This year, the conjoined pandemics of COVID-19 and historic institutional racism sparked a long-overdue reckoning with pervasive, systemic injustices in the United States and across the globe. As an institution that uses private resources to deliver a public good, this moment prompted philanthropy to turn the magnifying glass onto itself and engage in thoughtful and honest examination of how it has both benefited from and contributed to inequities and injustices. As part of this journey, many philanthropic institutions have begun to consider how they can more effectively foster equitable power dynamics internally and within the external ecosystem of grantees and partners.
The heightened demand and appetite for guidance and meaningful discussion around how philanthropy is addressing inequity was illustrated by Rockefeller Philanthropy Advisors’ recent How Can Philanthropy Walk the Equity Walk and Shift Power Dynamics Internally and Externally? seminar. This convening was part of the peer-learning curriculum of the Theory of Foundation Learning Collaborative, a global cohort of dozens of leading foundations and philanthropic institutions. The session was attended by nearly 50 people representing a variety of countries, foundations and organizational positions and featured the insights and experiences of four esteemed panelists: Chris Cardona, Ford Foundation; Max Rutherford, Association of Charitable Foundations; Juanita James, Fairfield County’s Community Foundation; and David Daniels, Bainum Family Foundation.
Under the masterful facilitation of RPA vice presidents Mae Hong and Gregory Ratliff, honest and sometimes uncomfortable conversations revealed the ubiquity of the struggle faced by the sector in creating and implementing sustainable strategies that uphold truly equitable practices both internally and externally. The recognition that the sector needs to examine and perhaps rethink structures and systems that have long been stalwarts of philanthropy’s identity emerged as a further challenge (and opportunity!) for philanthropy.
While this conversation is but one of many steps on the journey to equity and racial justice, a few core themes emerged from the session:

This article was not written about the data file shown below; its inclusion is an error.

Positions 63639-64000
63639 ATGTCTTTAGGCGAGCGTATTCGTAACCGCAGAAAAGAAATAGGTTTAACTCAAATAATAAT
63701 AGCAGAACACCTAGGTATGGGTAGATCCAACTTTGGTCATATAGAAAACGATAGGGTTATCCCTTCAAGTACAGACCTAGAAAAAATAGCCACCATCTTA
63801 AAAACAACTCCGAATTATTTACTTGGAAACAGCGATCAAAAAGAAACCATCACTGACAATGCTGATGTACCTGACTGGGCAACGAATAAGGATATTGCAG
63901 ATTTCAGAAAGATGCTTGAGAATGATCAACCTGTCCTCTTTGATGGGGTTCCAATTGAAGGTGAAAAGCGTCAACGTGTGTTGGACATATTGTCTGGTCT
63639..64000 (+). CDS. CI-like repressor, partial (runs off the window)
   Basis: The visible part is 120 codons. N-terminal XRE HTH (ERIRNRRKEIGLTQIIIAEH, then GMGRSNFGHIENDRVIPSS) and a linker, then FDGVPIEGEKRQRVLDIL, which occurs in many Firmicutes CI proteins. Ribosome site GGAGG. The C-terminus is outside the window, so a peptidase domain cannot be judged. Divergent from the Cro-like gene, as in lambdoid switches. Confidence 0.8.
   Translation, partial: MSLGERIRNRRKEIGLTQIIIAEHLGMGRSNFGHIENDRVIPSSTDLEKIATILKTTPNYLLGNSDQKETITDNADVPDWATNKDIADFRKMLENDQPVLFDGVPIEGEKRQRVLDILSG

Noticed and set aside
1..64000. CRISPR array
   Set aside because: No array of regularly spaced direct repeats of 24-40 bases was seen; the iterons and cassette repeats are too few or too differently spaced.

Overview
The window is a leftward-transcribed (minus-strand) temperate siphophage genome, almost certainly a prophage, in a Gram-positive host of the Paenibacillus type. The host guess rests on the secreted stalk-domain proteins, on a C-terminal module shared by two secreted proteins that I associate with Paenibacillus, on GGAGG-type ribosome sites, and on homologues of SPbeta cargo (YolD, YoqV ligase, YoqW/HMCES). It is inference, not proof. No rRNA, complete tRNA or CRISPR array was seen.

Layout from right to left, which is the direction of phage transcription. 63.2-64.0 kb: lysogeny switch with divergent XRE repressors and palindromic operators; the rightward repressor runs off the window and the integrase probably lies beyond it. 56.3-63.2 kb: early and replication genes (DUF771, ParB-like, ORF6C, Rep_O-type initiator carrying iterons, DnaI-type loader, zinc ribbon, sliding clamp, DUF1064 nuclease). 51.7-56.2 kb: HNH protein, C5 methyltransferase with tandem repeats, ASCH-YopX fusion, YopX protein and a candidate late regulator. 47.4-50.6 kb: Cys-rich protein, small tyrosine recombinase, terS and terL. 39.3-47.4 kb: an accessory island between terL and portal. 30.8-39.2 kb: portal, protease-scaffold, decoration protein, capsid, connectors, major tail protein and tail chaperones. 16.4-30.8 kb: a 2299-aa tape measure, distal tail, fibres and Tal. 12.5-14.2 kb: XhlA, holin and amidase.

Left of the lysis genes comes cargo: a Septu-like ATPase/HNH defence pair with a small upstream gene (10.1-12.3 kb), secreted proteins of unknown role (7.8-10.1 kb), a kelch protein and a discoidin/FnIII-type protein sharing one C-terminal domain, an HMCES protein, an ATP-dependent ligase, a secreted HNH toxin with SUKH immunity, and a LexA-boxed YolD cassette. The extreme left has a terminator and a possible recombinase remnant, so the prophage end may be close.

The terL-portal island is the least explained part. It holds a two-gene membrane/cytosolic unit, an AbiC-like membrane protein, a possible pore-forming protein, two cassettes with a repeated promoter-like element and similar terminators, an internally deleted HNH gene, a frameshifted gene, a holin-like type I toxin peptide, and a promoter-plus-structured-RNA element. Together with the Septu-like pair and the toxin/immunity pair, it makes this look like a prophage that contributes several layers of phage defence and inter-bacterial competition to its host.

Equity as a Core Value; Not an Effort
By referring to diversity, equity and inclusion (DEI) as “efforts”, many organizations relegate equity work to that of something unrelated to the main work of their missions. As the United States has seen in the growing awareness of the impact of centuries old, deeply embedded racist structures, inequity can only be reversed if equity work is prioritized and interwoven with core values. Similarly, other parts of the world must reckon with the vestiges of colonialism and the newer but ever-deepening refugee crisis. For organizations with branches around the globe, the conversation becomes about acknowledging and finding common ground in the myriad ways in which inequity manifests.
Alignment of Stakeholders
In a real-time survey, seminar participants identified the three biggest challenges to doing DEI work as: (1) fear of making a mistake; (2) lack of support from the board and senior leadership; and (3) not knowing how to break down the enormity of the work. If fear of making a mistake leads to slower progress than what this moment requires, the risk is that those for whom the urgency is necessary will leave others behind. If leadership is hesitant to address inequity, it’s difficult for those in the organization to object and if the scope of the work allows some to balk, organizations have a more difficult time in beginning or continuing the conversation.
The divergence in stakeholders’ understanding of where they land along the DEI continuum adds another layer of difficulty to moving the work forward. Whether the divide exists between board and management, management and staff, or Black, Indigenous and People of Color (BIPOC) staff and white colleagues, the equity conversation is always further along in some communities, necessitating a tricky negotiation between meeting people where they are and ensuring that the work continues apace.
Letting Go of the Expert Identity
Philanthropy has long prided itself on its expertise and ability to pioneer strategies to address need. As the equity conversation takes center stage, however, philanthropy now needs to reckon with its role in creating the very inequities it is trying to solve. In response, philanthropy must shift its identity from expert to student in order to allow different voices and perspectives to lead the conversation.
Recognizing and Adjusting Power Dynamics
In creating truly equitable spaces, assumptions about who wields power have been turned on their head. Traditionally, the entity holding the funds makes the decisions about where and how funding is disseminated, leading to a power imbalance between funders and grantees. Community voices have begun to challenge that norm and are being raised to assert an increased role in determining where and by whom funding should be channeled. Participatory grantmaking, support of BIPOC-led nonprofits and the demand for internal DEI work are changing the power dynamic and leading to more balanced partnerships.
The biggest takeaway from the day was the need for the conversation to continue, because no one can do this work alone. Creating safe and brave spaces for leaders in philanthropy to learn from each other so that they, in turn, can learn from their communities is necessary to ensure that the conversation moves to action.Back to News